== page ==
Five Questions with Jessa Crispin
While we’re dedicating this month to thinking about The F Word, The Stella Prize and upcoming International Women’s Day, we thought it would be a great idea to have a quick chat with author Jessa Crispin before her talk at Sydney Opera House’s All About Women festival on March 5th!
Here are our five quick Q’s with Jessa, author of Why I am Not a Feminist…
Can you tell us a little bit about yourself?
I was born in a small, rural town in Kansas, and at 23, while working at Planned Parenthood in Texas, I started a blog and online literary magazine called Bookslut.com. It ran for 16 years. My day job is to read tarot cards, but I’ve done some writing along the way, like the books The Dead Ladies Project and Why I am Not a Feminist, a books column for The Baffler, and contributions to assorted newspapers and magazines. I have lived in Kansas, Texas, Chicago, Ireland, Berlin, and assorted other places. Right now, my library resides in the Hudson River Valley, but I’m thinking of leaving again.
What experiences have shaped your personal approach to feminism?
Well, I came of age in the 90s, during the riot girl, third wave feminism, which related very little to my life. I grew up in a very conservative town and home, where women were supposed to be wives and mothers and anything other than that was seen as a transgression. Then when I was 20, after I had given up on college and my family and moved to Texas, I began working at the education department and sexuality resource library at Planned Parenthood, and began volunteering as an abortion counsellor. There I again saw the disconnect between feminist writing — about self-empowerment, references to Buffy the Vampire Slayer, an emphasis on identity and haircuts and punk rock manicures — and the actual lived lives of women and girls.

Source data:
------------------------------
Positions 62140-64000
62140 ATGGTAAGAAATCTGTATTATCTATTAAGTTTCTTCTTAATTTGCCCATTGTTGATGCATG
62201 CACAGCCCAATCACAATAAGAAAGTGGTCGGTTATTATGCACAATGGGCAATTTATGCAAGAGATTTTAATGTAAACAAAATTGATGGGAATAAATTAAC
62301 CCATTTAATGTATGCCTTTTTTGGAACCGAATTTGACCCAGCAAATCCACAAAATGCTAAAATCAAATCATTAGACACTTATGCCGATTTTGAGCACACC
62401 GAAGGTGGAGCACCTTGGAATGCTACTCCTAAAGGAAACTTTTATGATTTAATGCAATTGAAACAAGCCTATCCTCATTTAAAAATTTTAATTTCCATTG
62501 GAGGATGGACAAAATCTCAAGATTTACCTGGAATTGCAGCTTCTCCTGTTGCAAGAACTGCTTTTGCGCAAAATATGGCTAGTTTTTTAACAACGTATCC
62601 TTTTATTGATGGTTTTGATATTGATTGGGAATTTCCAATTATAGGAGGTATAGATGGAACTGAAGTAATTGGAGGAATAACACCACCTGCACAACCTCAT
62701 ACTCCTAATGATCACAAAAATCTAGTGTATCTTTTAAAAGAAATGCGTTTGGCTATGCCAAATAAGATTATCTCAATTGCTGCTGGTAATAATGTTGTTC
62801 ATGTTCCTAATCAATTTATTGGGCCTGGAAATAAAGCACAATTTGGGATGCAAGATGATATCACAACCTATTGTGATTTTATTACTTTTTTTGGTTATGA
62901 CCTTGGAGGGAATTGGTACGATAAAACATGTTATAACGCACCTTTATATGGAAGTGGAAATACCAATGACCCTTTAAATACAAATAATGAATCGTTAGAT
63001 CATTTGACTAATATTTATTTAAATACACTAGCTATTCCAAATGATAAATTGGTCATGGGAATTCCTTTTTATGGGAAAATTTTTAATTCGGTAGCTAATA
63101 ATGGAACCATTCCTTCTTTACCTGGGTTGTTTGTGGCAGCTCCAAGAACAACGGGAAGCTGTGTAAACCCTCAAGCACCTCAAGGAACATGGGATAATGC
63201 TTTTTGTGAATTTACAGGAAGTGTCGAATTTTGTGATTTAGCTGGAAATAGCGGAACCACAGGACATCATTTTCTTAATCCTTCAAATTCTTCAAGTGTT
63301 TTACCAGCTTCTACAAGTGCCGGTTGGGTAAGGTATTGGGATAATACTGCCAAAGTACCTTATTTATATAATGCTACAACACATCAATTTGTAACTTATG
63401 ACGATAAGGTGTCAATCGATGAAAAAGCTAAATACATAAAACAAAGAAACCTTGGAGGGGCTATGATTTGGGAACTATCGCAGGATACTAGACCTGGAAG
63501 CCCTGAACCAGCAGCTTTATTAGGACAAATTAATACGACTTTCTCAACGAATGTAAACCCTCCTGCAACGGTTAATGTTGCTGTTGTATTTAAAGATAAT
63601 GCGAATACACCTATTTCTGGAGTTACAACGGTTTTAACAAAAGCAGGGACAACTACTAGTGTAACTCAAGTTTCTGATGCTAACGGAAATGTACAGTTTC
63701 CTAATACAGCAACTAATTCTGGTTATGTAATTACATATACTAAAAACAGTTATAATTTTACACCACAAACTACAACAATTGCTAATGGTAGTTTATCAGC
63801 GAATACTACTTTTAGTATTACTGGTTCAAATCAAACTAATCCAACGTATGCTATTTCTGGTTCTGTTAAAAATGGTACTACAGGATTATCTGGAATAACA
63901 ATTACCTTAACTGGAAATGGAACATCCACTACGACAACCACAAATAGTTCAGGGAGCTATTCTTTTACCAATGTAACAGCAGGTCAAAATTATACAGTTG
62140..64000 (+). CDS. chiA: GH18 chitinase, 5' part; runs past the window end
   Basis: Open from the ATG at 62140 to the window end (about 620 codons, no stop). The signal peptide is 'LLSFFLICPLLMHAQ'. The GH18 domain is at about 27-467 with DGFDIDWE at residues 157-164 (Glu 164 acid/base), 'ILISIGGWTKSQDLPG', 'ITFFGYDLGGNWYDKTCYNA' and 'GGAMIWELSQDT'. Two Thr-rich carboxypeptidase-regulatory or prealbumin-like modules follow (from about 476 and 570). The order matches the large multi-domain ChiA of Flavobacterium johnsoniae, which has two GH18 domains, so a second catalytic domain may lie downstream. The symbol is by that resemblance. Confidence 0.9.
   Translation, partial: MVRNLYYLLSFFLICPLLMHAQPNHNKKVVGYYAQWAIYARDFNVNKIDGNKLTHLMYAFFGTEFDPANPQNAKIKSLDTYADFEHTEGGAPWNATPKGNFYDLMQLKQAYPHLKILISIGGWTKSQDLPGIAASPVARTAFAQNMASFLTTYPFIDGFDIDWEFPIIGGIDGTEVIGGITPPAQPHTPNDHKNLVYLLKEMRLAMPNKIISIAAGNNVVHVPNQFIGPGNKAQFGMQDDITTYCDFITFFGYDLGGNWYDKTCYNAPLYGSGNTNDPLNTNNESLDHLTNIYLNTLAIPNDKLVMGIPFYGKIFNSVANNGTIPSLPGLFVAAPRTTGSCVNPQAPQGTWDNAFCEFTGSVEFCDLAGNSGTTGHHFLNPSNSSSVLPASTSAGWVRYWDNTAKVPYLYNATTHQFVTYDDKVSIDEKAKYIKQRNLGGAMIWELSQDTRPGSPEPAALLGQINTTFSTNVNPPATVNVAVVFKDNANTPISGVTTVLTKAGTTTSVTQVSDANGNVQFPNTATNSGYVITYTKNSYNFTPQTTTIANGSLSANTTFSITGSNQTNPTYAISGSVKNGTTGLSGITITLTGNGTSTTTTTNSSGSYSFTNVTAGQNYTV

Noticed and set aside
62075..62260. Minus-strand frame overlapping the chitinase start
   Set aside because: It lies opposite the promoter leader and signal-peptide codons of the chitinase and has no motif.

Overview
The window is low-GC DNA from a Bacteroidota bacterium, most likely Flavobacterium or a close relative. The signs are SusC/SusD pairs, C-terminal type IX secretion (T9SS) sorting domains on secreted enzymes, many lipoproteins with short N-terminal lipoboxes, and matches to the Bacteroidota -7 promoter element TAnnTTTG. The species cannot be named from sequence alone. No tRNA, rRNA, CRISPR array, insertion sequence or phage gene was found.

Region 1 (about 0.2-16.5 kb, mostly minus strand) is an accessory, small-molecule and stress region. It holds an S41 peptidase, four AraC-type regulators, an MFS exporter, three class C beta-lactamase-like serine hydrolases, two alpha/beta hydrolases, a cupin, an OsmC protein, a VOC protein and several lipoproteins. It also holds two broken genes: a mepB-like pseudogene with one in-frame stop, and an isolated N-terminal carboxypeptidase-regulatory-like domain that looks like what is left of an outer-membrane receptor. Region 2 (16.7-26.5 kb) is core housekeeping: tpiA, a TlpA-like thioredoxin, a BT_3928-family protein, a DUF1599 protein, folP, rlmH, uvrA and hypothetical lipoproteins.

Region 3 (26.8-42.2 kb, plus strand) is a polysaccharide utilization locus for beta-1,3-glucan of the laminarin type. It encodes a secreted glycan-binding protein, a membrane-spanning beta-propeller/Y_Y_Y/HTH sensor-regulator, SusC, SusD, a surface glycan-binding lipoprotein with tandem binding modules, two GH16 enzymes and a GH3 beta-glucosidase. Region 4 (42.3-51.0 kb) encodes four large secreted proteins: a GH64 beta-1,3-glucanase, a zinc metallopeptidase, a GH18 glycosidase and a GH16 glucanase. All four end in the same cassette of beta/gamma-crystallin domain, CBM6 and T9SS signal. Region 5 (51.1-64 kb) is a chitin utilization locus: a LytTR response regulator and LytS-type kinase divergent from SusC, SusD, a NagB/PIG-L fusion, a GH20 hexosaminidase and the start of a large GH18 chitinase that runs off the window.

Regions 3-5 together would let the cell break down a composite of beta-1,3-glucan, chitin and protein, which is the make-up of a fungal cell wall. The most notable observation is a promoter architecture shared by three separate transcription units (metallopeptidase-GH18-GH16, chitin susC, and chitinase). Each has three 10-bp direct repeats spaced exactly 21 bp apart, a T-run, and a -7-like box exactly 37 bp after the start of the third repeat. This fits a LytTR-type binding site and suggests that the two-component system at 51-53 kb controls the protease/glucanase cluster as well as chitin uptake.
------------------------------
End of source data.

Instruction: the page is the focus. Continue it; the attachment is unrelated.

My approach has always been practical, how do we actually make women’s lives better, how do we create a culture that is fair not only to women but to absolutely everyone.
Who have been your biggest influcences?
In my teen years, it was Kathy Acker. In my twenties, it was William James. In my thirties, it’s been St Teresa of Avila.
How do you feel about the recent Women’s March? Do you think this approach can effect change?
The Women’s March was this giant NO, and it was beautiful. But a No will only take you so far.
We need to start imagining better worlds, better value systems and better ideas.
We desperately need something to say yes to. For far too long the left has been distracted by personal achievement, lifestyle choices and identity. We’ve judged how well the world was doing by how well we were doing. We need to start thinking collectively. We need to be utopians again.
What book recommendations can you give us ahead of All About Women at the Sydney Opera House?
- Letters to Olga by Vaclav Havel
- Gentrification of the Mind by Sarah Schulman
- King Kong Theory by Virginie Despentes
- Varieties of Religious Experience by William James
- In Memoriam to Identity by Kathy Acker
- Against Marriage by Bruce Benderson
- On the Abolition of Political Parties by Simone Weil
- Close to the Knives by David Wojnarowicz
- The Formation of a Persecuting Society by R I Moore